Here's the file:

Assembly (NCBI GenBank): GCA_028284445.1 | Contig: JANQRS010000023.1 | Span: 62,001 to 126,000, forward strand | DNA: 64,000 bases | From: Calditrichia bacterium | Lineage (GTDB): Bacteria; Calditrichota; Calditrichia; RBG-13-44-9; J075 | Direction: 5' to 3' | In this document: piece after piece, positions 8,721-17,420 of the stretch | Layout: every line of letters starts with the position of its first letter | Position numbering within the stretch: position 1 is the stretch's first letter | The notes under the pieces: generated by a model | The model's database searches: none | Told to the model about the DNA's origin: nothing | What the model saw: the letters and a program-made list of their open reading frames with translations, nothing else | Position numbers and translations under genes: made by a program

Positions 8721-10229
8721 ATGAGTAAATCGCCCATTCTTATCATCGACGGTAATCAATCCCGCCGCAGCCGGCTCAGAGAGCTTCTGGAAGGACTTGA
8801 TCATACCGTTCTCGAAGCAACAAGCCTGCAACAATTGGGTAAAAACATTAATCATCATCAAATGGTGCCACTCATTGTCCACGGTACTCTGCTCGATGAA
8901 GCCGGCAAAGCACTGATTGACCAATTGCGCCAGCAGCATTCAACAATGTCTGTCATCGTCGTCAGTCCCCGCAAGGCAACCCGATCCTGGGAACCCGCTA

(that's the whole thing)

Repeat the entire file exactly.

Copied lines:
Assembly (NCBI GenBank): GCA_028284445.1 | Contig: JANQRS010000023.1 | Span: 62,001 to 126,000, forward strand | DNA: 64,000 bases | From: Calditrichia bacterium | Lineage (GTDB): Bacteria; Calditrichota; Calditrichia; RBG-13-44-9; J075 | Direction: 5' to 3' | In this document: piece after piece, positions 8,721-17,420 of the stretch | Layout: every line of letters starts with the position of its first letter | Position numbering within the stretch: position 1 is the stretch's first letter | The notes under the pieces: generated by a model | The model's database searches: none | Told to the model about the DNA's origin: nothing | What the model saw: the letters and a program-made list of their open reading frames with translations, nothing else | Position numbers and translations under genes: made by a program

Positions 8721-10229
8721 ATGAGTAAATCGCCCATTCTTATCATCGACGGTAATCAATCCCGCCGCAGCCGGCTCAGAGAGCTTCTGGAAGGACTTGA
8801 TCATACCGTTCTCGAAGCAACAAGCCTGCAACAATTGGGTAAAAACATTAATCATCATCAAATGGTGCCACTCATTGTCCACGGTACTCTGCTCGATGAA
8901 GCCGGCAAAGCACTGATTGACCAATTGCGCCAGCAGCATTCAACAATGTCTGTCATCGTCGTCAGTCCCCGCAAGGCAACCCGATCCTGGGAACCCGCTA